A peer-reviewed, evidence-based journal for clinicians in the field of neuroscience
Issue link: http://innovationscns.epubxp.com/i/499434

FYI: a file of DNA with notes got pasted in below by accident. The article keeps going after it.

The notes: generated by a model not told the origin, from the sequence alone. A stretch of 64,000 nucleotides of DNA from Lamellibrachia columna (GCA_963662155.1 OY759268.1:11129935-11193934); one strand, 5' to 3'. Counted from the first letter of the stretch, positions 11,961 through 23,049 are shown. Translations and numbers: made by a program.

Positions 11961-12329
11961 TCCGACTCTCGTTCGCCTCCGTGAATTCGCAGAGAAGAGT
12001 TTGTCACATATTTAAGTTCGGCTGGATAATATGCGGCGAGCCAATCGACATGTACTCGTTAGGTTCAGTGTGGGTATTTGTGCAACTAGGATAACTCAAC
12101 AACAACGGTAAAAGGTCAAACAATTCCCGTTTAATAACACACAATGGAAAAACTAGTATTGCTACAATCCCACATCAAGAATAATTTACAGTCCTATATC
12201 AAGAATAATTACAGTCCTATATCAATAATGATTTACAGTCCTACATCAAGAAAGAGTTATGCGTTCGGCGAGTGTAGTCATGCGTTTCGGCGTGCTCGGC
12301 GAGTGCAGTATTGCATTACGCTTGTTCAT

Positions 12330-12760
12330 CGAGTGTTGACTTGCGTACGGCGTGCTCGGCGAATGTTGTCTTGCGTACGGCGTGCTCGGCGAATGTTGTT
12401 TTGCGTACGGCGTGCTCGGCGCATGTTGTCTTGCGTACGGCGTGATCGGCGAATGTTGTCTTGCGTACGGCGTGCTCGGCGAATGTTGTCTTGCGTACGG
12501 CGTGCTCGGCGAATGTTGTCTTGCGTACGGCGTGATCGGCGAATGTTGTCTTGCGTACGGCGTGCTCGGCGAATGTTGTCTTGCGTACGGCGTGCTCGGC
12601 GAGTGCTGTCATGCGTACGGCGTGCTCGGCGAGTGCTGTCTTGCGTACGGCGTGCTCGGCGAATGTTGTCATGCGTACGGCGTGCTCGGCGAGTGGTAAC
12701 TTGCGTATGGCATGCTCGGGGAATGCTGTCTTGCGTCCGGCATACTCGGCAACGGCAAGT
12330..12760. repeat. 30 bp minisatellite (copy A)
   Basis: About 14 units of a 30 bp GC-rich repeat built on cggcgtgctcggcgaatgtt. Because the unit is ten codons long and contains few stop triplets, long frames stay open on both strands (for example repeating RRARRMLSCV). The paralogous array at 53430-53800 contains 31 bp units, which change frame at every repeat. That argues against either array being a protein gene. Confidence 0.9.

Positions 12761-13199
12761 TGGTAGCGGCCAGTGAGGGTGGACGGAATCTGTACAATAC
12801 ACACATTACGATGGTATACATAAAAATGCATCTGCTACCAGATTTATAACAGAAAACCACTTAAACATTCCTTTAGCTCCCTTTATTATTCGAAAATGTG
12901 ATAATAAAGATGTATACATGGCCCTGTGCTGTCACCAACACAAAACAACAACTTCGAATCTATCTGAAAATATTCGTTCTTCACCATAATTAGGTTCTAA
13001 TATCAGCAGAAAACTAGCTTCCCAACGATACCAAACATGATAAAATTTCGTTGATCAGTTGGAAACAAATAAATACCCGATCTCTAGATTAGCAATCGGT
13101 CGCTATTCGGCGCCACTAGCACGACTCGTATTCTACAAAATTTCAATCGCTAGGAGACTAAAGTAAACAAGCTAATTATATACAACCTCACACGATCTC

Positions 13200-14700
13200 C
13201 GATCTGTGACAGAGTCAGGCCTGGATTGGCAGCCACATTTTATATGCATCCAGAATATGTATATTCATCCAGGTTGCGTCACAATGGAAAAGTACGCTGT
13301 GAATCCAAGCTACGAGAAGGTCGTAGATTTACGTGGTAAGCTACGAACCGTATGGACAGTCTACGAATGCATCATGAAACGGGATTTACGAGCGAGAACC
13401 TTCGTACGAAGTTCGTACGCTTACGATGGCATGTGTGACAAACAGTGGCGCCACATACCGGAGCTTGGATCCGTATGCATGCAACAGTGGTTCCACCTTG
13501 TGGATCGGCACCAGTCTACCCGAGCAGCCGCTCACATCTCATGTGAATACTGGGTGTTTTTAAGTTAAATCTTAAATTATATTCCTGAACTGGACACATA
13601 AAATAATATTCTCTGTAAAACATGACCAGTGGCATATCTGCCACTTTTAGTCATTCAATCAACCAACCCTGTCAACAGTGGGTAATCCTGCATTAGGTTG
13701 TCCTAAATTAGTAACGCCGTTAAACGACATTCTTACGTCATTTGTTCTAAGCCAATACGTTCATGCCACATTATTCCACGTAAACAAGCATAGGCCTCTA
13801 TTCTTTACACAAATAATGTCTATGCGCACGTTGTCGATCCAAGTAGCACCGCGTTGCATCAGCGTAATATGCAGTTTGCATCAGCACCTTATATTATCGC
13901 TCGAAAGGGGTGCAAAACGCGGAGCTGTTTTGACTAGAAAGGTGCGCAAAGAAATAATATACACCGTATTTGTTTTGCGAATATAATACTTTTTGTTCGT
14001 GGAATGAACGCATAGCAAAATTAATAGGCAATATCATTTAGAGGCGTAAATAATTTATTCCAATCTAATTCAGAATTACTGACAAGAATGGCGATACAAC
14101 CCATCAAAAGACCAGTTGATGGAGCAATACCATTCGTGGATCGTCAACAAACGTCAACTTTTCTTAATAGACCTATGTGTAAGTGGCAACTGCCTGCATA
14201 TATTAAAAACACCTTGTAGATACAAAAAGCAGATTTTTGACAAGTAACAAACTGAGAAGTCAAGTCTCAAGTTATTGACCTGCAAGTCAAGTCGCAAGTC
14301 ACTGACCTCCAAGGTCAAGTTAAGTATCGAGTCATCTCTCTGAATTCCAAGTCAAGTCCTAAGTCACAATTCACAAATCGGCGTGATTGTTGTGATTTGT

[ V O L U M E 1 2 , N U M B E R 3 – 4 , S U P P L E M E N T A , M A R C H – A P R I L 2 0 1 5 ] Innovations in CLINICAL NEUROSCIENCE 33S with a resulting sensitivity of 87 percent and specificity of 89 percent. There was a significant difference in SCL between male and female subjects but none between drug-free and medicated patients. SCL was abnormal in all depression subtypes. Thus, the SCL may represent a biological final common pathway in depression and may prove to be a very effective diagnostic test for depression. Today these data can easily be collected in real-life activities, where extreme stressors occur, in contrast with traditional measures in labs, where patient behavior may not have fully reflected their behavioral range. Among the reasons to examine EDA as an objective treatment measure in schizophrenia are that electrodermal response recovery rate has been shown to be an especially valid predictor in some risk studies of schizophrenia. 31,32 Other evidence shows disturbances in the hippocampus and amygdala in schizophrenics, structures that elicit EDA. 33 The recommendation, if there is believed to be involvement of the amygdala, hippocampus, or anterior cingulate, is to measure the EDA on both wrists, allowing significant asymmetries in activation to be detected. In general, studies that at one time were done in the lab, measuring only one side of EDA (usually the non-dominant side) can now be easily conducted over full days and weeks, on both sides of the body if desired. The results give a more complete and objective picture of autonomic activation and its variation in conditions of depression and schizophrenia. These measures have the potential to create objective and significant personalized characterizations of patient subgroups and their responses to treatment. Therefore, a specific activity pattern can be used to define subgroups which may respond preferably to a given compound. Moreover, changes in the activity pattern may be used as markers of target engagement and therefore necessary early response markers. TARGET-BASED BIOMARKER SELECTION: MINERALOCORTICOID RECEPTOR-BASED BIOMARKERS AND TREATMENT OUTCOME IN DEPRESSION (H. Murck) It is generally considered that the era of modern psychopharmacology began in the 1950s with the introduction of antipsychotic and antidepressive medication. Imipramine, the parent compound of current antidepressants, was introduced in 1957. Following the observation of its clinical effect, hypothesis about the pathophysiology of depression were constructed around the known pharmacology of imipramine at the time. This led to the catecholamine hypothesis of depression, 34 which was most influential. However, besides the focus on monoamines two alternative biochemical hypotheses of depressive were clearly identified in the early years of modern biological psychiatry: the stress-hormone-hypothesis and the electrolyte-hypothesis. 35 Nevertheless, the monoamine hypothesis became the basis for most drug developments in the area of depression despite the fact, that the parent compound imipramine, whose pharmacology provided the basis for this hypothesis, has a much more complex pharmacology than being just a monoamine reuptake inhibitor. 3 6 The stress-hormone hypothesis focused on hypercortisolism, which can be identified in the most severe patients with depression, 37 whereas other stress hormones did not find much interest. The electrolyte hypothesis was mainly neglected for the last 50 years. This is despite the fact that a connection between the neuroendocrine changes of stress and electrolyte regulation was recognized earlier: In 1969 Coppen noted that "in view of the considerable disturbances in electrolyte distribution found in depression studies on aldosterone secretion would be most valuable." 38 A newer area of research, which is in good alignment with the potential importance of aldosterone in depression, is based on the observation of inflammatory changes in depression. 39 This link between inflammation and mineralocorticoids was recognized as early as in the 1950s by the founder of stress research. 40 Selye classified "prophlogistic" corticoids (PC), and identified those with the mineralocorticoids, such as aldosterone and "antiphlogistic" corticoids (AC), which he identified with glucocorticoids such as cortisol. Despite the neglect of aldosterone as the principal ligand of the mineralocorticoid receptor (MR), this receptor itself was studied in the context of major depression: The expression of the mineralocorticoid (MR) receptors, but not the glucocorticoid receptors (GR) are FIGURE 2. Skin conductance analysis of sleep peaks. The green arrows indicate regions with high-frequency peaks abutting transitions to REM. The yellow arrows indicate regions with high frequency peaks interrupted by wake.